I call the blog Maximum Power because it seems to me that Howard Odum’s maximum power principle* lies behind the growth of industrial society. The maximum power principle states that:
In the competition amongst self-organising systems, network designs that maximise [power] will prevail.” (Odum, 1995, 16)
In plain English, if an option gives you more bang for your buck, you and others will choose that option and make it popular. Power is the rate of energy transformation per unit of time (usually measured in Watts, 1 Joule/second) e.g. a plant transforming solar energy in photosynthesis to convert carbon dioxide in sugars.
Odum argues that because energy flow can be directed to acquire more energy flow (e.g. the plant grows leaves to capture more sunlight), a feedback loop forms which favours system designs that maximise energy transformation across the whole system. Hence, fossil fuel powered industrial society supplants agrarian societies.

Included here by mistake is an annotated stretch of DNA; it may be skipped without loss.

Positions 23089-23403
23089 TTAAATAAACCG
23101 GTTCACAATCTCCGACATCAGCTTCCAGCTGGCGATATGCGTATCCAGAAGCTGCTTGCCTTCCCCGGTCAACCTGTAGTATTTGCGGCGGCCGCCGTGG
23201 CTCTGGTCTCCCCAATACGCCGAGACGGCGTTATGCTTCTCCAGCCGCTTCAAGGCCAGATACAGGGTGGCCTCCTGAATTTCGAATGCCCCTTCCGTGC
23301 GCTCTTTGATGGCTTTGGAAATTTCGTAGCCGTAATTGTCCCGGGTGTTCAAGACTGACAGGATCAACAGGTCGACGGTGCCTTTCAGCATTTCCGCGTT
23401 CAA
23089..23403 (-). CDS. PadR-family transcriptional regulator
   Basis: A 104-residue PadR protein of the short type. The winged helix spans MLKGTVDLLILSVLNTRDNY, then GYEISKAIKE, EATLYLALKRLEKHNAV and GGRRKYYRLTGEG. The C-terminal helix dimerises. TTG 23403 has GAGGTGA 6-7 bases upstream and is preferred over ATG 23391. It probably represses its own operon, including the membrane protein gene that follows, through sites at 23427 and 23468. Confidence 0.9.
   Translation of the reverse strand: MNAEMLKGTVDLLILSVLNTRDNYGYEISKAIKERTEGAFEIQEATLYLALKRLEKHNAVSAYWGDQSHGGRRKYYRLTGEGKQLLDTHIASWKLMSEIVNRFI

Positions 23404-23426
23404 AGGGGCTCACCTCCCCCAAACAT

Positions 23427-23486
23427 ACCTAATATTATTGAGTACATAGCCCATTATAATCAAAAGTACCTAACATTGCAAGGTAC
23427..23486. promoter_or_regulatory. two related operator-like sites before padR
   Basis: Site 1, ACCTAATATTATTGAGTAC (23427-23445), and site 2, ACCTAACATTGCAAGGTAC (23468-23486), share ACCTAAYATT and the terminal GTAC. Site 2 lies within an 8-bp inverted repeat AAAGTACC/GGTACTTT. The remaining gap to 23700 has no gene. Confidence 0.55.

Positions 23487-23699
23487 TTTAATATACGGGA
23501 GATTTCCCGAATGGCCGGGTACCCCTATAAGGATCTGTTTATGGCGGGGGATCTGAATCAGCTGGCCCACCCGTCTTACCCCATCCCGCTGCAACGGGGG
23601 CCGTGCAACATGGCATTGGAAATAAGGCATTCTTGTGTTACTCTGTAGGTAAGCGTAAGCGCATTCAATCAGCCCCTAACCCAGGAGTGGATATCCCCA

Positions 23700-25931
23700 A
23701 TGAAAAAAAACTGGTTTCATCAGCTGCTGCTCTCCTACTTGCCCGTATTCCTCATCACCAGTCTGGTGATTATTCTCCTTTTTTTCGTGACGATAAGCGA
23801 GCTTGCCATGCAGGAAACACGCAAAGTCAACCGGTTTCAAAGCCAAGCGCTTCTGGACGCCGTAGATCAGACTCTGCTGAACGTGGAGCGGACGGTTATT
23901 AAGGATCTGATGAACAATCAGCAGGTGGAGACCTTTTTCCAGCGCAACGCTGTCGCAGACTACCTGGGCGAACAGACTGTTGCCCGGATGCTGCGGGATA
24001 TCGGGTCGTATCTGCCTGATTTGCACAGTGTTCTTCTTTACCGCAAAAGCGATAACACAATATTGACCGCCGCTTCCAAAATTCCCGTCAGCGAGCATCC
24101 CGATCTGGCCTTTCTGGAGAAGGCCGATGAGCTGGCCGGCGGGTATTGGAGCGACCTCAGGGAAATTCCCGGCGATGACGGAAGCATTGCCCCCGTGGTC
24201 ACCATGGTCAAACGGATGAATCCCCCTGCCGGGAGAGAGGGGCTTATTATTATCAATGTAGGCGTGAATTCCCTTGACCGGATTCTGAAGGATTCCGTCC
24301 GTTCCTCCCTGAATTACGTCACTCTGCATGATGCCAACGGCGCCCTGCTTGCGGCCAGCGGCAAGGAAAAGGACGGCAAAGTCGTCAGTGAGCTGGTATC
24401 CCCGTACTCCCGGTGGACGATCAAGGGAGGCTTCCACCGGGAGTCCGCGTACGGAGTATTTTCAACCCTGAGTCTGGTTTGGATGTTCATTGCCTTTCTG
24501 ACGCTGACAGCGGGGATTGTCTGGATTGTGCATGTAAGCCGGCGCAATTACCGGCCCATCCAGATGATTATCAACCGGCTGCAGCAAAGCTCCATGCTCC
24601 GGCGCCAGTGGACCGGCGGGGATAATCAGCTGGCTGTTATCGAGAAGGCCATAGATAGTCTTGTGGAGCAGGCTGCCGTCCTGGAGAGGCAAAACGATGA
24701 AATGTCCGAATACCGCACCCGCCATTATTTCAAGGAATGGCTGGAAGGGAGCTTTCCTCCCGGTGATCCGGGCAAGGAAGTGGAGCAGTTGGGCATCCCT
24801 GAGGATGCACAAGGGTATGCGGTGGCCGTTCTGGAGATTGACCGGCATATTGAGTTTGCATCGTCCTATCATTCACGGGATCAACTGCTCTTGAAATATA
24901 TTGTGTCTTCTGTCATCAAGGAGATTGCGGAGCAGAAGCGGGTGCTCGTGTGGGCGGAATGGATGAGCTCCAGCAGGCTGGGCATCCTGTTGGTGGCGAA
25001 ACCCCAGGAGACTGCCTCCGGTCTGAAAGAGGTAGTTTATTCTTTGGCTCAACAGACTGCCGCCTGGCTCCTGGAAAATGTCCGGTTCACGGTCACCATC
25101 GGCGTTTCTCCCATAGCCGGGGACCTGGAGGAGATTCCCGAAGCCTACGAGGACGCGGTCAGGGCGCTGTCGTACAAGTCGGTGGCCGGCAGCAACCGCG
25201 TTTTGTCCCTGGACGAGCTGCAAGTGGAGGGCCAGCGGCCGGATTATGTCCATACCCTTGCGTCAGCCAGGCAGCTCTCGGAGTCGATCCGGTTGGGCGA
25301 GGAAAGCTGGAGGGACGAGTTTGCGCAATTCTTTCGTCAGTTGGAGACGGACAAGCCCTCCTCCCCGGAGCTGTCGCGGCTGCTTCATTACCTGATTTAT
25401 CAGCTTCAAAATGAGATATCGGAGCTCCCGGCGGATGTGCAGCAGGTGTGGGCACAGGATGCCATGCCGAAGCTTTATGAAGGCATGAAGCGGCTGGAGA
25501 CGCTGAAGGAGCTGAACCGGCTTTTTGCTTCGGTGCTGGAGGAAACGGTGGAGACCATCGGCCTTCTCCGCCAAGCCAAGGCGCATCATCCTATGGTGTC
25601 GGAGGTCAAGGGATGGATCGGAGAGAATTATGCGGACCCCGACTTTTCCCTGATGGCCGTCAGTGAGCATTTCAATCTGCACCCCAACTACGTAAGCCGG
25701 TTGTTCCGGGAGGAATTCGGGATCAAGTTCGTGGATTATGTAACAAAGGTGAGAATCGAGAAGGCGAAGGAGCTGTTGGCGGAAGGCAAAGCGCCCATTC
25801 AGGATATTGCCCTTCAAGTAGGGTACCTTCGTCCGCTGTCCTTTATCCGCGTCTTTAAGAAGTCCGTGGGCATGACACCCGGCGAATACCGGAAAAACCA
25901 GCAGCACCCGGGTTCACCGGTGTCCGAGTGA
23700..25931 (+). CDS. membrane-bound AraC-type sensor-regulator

Applying the maximum power principle to socio-economic systems is controversial. It would seem to dictate that we will not be able to reduce global fossil fuel usage through demand-regulating policies in less than a supermajority of countries or through personal actions. The fossil energy foregone by these efforts is still available, and will merely flow to the unregulated part of the system (i.e. India, China etc.). A caveat might be that less fungible fossil fuels like lignite coal or stranded gas may not be economic to transport.
*also called maximum empower
Hagens, N. The Psychological and Evolutionary Roots of Resource Overconsumption Revisited. The Oil Drum